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5 Questions with Owlz manager Tom Kotchman

Published: Monday, July 6 2015 3:30 a.m. MDT

Owlz' Manager Tom Kotchman hits grounders to his team during practice after Media day at UVU.  The Orem Owlz get going for a new season Saturday, June 18, 2011 at UVU. (Scott G. Winterton, Deseret News) Owlz' Manager Tom Kotchman hits grounders to his team during practice after Media day at UVU. The Orem Owlz get going for a new season Saturday, June 18, 2011 at UVU. (Scott G. Winterton, Deseret News)

Tom Kotchman is the only manager the Orem Owlz have ever had. Now in his 11th season with the Pioneer League club, his teams have won four league championships in his first 10 seasons there. Kotchman, 56, has been a manager in the L.A. Angels' organization for 28 years, recently managed in his 3,000th career game, and has more wins than any other active minor league manager.

Q: This is your 11th season as the Owlz manager. what keeps you coming back to Orem every year?

A: "The hardest part for me is the scouting because of the travel. This is actually easy in the aspect that your wife and your family knows exactly where you're at because you have a schedule. When you're scouting, you don't have a schedule. It changes from minute to minute depending on weather and pitching and everything else. ... When it gets to a point where I can't do it, I'll let 'em know. It is tiring, but at least when you get on the bus rides and stuff, I can find a way to sleep on the bus. When you're driving to scout, you can't go to sleep because if you do, you're dead. ... I still enjoy (managing), if I didn't I wouldn't be doing it."

Owlz' Manager Tom Kotchman gives some instruction to his team during practice last month in Orem.   (Scott G. Winterton, Deseret News) Owlz' Manager Tom Kotchman gives some instruction to his team during practice last month in Orem. (Scott G. Winterton, Deseret News)

Q: What made you decide to become a minor league manager?

A: "The reason I'm doing this is, in 1989, it was my last year playing in Triple-A, and I saw my wife and kids three weeks in seven months. My son was 6, my daughter was 3, and you really change a lot in seven months. When that hits you, you just go that was enough, being away that long. This way, I'm really only gone for 2 1/2 months, and I can still see him (his son Casey, who plays for the Tampa Bay Rays) on TV and the family can still come out for a little bit. You've got a much better chance of being a better father being home than you do being away all the time. I just didn't want to sacrifice that. If you made it to the big leagues, fine, if not, it really didn't bother me. And it's the best decision I've ever made because I got to be at home and be a father and see 'em grow up."

Q: Now that your kids are grown up, does it get a little easier being away from your family?

A: "It is, but like any other parent, you never stop being a parent. Casey just turned 28 and he's playing with Tampa; my daughter got her degree out of the College of Charleston, so she's working at home, and the wife is recovered from her brain hemorrhage and she had to retire from being a principal, but she's stabile enough to do normal things. She's sorta like a one- or two-inning pitcher — she tires quick. That's one of the side affects from her brain hemorrhage is fatigue. But it definitely beats the alternative of when we first got to the hospital. ... As far as the family's concerned, it's all good. At least my wife doesn't have to fly to Seattle to see (Casey) play or fly to New York unless she wants to, and she'll fly to New York because that's where she's from. She'll want to go to Yankee Stadium — great. She's got cart blanche; she can do whatever she wants. So when she wants to come out here, she can come out here. She's got my schedule on the board so whenever she fits it in, I'm sure I'll know when she wants to come out."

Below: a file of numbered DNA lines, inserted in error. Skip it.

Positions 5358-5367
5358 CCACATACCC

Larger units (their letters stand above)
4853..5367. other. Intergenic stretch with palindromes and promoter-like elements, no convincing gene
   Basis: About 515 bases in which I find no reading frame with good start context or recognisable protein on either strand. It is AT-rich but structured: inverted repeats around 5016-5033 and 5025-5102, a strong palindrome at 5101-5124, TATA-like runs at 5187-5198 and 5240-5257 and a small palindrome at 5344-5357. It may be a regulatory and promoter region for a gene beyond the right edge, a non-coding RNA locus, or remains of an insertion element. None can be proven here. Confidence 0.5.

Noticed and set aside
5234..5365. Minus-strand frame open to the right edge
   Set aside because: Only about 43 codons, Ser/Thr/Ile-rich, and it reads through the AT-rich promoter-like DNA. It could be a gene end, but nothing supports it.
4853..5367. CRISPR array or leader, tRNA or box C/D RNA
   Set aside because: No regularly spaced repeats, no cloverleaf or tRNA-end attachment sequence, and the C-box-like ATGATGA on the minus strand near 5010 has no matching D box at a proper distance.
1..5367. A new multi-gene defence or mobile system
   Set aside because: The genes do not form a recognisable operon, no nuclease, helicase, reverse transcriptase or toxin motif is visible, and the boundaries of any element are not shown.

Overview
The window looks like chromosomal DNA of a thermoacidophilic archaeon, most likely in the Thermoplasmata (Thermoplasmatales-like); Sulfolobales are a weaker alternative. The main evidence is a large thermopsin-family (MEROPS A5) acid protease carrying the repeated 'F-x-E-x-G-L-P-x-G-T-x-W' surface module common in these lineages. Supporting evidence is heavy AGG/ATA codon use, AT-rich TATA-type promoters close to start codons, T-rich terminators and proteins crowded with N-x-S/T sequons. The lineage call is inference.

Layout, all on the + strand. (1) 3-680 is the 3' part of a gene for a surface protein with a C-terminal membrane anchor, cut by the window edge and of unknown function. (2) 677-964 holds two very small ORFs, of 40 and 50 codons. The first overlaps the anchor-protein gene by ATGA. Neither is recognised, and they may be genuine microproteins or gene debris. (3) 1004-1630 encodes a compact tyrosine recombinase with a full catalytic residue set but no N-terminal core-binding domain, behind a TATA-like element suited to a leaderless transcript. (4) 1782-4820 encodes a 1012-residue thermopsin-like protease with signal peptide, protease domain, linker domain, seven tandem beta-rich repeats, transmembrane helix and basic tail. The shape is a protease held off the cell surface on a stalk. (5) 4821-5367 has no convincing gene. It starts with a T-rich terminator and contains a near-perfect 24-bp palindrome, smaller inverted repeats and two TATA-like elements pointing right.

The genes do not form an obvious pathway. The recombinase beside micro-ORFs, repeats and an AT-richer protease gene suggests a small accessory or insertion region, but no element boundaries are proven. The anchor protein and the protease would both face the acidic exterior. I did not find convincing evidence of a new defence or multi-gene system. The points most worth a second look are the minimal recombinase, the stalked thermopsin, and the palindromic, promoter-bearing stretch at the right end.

Q: How long does it take you and your team to figure out their strengths and weaknesses?

A: "I don't know if you ever figure it out. But I would say when it gets near the end of the first half, you sort of got an idea, and that's why a lot of times our clubs do a little bit better the second half because they have it figured out a little bit more and they know what to expect, so usually our teams do better in the second half. But it'd always be nice to win the first half and get it over with, but that's getting way, way ahead of ourselves."

Q: How do you like Utah and what do you dislike about the travel in the Pioneer League?

A: "It's a shame. It's just like Boise, Idaho. I was there for 10 years and basically all I knew was where the hotel was and where the ballpark was. And it's a beautiful place. This place is a beautiful place, too. ... It's like a second place away from home. I've got a good place to stay at the Marriott. That's important because the most important thing for a manager or the players is their sleep. And you stay in enough Motel Zeroes on the road you don't need to be staying in a Motel Zero here. You need a light on, you need a mint on the pillow, and hopefully the bed's made and the room's locked. Some of these places over the years past, boy, I said 'whew, whew-ooh.' But they have gotten better. For all the teams in this league, it has gotten better as far as the facilities and the accommodations. Some of those places, I wouldn't have my dog in there — and I like my dog — but that has gotten better."

email: rhollis@desnews.com

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